Issue:May 2020

GLOBAL REPORT – 2019 Global Drug Delivery & Formulation Report: Part 3, Notable Drug Delivery & Formulation Transactions & Technologies of 2019

Part 3 of a Four-Part Series

Part 1: A Review of 2019 Product Approvals
Part 2: Notable Drug Delivery and Formulation Product Approvals of 2019
Part 3: Notable Drug Delivery and Formulation Transactions and Technologies of 2019
Part 4: The Drug Delivery and Formulation Pipeline

By: Kurt Sedo, Vice President Operations, and Esay Okutgen, PhD, Director Drug Delivery, PharmaCircle LLC

It was not so long ago when the drug delivery business model was “simple.” Big Pharma discovered the drug, and drug delivery companies provided the means to optimize its performance. Big Pharma took the risks of clinical development and commercialization, and reaped the rewards while drug delivery companies contented themselves with license fees, milestones, royalties, and hopes of landing additional partners for the same platform. The script has been flipped with the genomic revolution. For diseases with a well-understood genetic cause, discovering the “drug,” increasingly some sort of nucleic acid derivative, is becoming increasingly obvious. The real challenge is delivering these generally fragile therapeutics both safely and in sufficient amounts to very specific locations in very specific cells. No longer is drug delivery and formulation an improvement, it is a necessity.

Following a generation of technology commoditization, Big Pharma is once again looking for technologies to deliver these new therapeutics. Their preferred business model in dealing with “delivery” companies remains the same; license fees, milestones, and single-digit royalties, but these “delivery” companies, eschewing the label of Drug Delivery, are increasingly looking for a bigger piece of the action. With the success of smaller companies developing and commercializing new-generation therapeutics, Big Pharma has been forced to sweeten the deal.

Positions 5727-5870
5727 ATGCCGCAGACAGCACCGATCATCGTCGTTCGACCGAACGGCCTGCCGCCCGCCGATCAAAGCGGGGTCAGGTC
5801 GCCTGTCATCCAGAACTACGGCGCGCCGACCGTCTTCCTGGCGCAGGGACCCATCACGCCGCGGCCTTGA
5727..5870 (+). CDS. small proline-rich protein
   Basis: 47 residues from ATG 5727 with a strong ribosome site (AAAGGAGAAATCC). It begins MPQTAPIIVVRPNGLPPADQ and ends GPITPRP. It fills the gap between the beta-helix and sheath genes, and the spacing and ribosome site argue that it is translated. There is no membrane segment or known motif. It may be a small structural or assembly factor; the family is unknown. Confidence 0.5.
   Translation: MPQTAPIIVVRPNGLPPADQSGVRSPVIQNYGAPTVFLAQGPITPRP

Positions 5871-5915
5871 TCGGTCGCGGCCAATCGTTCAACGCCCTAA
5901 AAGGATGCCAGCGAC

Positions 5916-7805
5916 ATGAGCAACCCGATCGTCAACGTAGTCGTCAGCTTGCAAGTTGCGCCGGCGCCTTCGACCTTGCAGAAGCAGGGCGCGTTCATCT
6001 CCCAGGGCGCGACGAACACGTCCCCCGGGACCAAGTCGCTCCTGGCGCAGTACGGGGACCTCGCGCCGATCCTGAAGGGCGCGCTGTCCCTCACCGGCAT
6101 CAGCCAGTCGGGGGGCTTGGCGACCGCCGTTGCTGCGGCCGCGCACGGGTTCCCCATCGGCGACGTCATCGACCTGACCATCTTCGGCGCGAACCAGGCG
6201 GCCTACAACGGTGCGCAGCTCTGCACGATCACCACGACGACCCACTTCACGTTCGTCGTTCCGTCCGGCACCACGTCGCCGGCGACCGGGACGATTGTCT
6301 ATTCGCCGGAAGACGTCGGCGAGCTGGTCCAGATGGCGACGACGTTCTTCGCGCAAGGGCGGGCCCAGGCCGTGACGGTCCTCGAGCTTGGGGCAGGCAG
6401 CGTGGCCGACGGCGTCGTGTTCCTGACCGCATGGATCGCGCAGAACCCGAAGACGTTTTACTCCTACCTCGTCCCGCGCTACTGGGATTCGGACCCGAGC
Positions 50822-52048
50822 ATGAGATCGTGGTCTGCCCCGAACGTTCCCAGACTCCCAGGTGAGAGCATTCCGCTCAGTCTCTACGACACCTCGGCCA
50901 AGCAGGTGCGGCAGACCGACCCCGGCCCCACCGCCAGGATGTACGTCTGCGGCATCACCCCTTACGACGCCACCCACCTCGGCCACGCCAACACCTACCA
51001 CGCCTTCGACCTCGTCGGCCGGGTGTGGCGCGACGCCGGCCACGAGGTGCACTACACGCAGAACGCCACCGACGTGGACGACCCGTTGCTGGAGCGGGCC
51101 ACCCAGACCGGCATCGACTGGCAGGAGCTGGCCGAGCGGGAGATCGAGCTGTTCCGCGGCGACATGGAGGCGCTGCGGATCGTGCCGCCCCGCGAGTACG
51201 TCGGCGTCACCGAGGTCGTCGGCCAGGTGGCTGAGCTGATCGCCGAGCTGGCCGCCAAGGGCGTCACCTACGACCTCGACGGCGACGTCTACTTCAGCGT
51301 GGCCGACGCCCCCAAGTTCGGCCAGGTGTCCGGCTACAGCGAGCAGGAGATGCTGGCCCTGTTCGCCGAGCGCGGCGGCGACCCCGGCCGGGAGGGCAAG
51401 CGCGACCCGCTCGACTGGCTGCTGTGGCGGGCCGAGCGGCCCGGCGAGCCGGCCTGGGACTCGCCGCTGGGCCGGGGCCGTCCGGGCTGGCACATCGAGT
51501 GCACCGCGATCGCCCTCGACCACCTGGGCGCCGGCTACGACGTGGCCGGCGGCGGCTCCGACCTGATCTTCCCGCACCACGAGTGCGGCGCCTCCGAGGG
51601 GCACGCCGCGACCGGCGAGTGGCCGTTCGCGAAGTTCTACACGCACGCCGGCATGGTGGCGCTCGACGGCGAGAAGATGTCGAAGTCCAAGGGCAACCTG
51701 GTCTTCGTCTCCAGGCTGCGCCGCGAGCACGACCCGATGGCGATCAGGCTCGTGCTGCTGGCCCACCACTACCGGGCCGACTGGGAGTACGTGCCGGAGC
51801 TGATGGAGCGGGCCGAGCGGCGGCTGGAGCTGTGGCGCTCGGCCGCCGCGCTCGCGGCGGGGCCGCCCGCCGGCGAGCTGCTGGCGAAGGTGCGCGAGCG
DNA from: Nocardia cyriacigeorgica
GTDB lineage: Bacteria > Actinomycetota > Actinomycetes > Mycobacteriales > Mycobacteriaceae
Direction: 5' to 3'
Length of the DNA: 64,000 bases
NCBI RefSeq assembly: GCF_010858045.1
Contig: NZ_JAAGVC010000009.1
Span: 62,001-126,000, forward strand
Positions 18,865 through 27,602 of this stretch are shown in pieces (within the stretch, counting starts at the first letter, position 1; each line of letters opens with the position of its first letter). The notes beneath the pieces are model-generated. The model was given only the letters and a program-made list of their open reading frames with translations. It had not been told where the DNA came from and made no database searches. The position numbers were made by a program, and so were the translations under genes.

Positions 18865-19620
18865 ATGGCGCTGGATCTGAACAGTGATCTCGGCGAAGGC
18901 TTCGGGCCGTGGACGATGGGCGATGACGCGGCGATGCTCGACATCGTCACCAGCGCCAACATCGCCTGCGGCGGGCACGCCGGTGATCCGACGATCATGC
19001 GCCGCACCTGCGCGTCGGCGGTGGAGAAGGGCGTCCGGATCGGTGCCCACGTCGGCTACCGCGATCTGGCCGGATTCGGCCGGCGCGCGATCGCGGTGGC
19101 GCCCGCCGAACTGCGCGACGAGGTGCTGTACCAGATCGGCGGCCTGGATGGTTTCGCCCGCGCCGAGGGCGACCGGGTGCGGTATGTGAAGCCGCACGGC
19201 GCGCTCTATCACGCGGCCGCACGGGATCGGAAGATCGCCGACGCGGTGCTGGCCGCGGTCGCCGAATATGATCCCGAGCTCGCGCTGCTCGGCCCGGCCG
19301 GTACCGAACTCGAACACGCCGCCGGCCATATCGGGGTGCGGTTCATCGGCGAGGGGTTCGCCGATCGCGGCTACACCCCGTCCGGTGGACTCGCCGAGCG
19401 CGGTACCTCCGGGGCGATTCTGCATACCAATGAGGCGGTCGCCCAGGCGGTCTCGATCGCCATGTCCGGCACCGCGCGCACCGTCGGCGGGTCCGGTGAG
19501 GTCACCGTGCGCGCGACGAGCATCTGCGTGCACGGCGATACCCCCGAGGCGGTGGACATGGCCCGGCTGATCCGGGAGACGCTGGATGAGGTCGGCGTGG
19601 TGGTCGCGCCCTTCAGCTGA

This doesn’t mean there aren’t technology opportunities for small molecule therapeutics, but the opportunities and rewards have shrunk as technologies lose exclusivity and Big Pharma brings the necessary expertise in-house. The business for low-margin technologies has shifted to Service Companies that are content with lower license related fees in exchange for manufacturing and packaging margins.

This year, nine technologies were identified as “notable” by the Technology Team: Alnylam’s ESC-GalNAc Conjugate Delivery, Emisphere’s Eligen Technology, RegenexBio’s NAV Vectors, PharmaCyte’s Cell-in-a-Box, DBV’s ViaSkin, Ensai’s ImplaVax, Beta Bionics’ iLet Bionic Pancreas, Lyndra’s GR Oral Delivery, and Mati’s Punctal Drug Delivery. Of these, four are presented in more detail later in this review.

On the deal front, perhaps Dicerna’s deal with Novo Nordisk and Codiak Biosciences’ agreement with Jazz Pharmaceuticals, which are discussed further, best represent the new reality. Honorable mention goes out to Halozyme who inked another attractive Enhanze licensing deal with Argenx after stepping back from developing their own proprietary pipeline. Sometimes you need to play to your strengths. Click here to download/view part 3 of the entire report.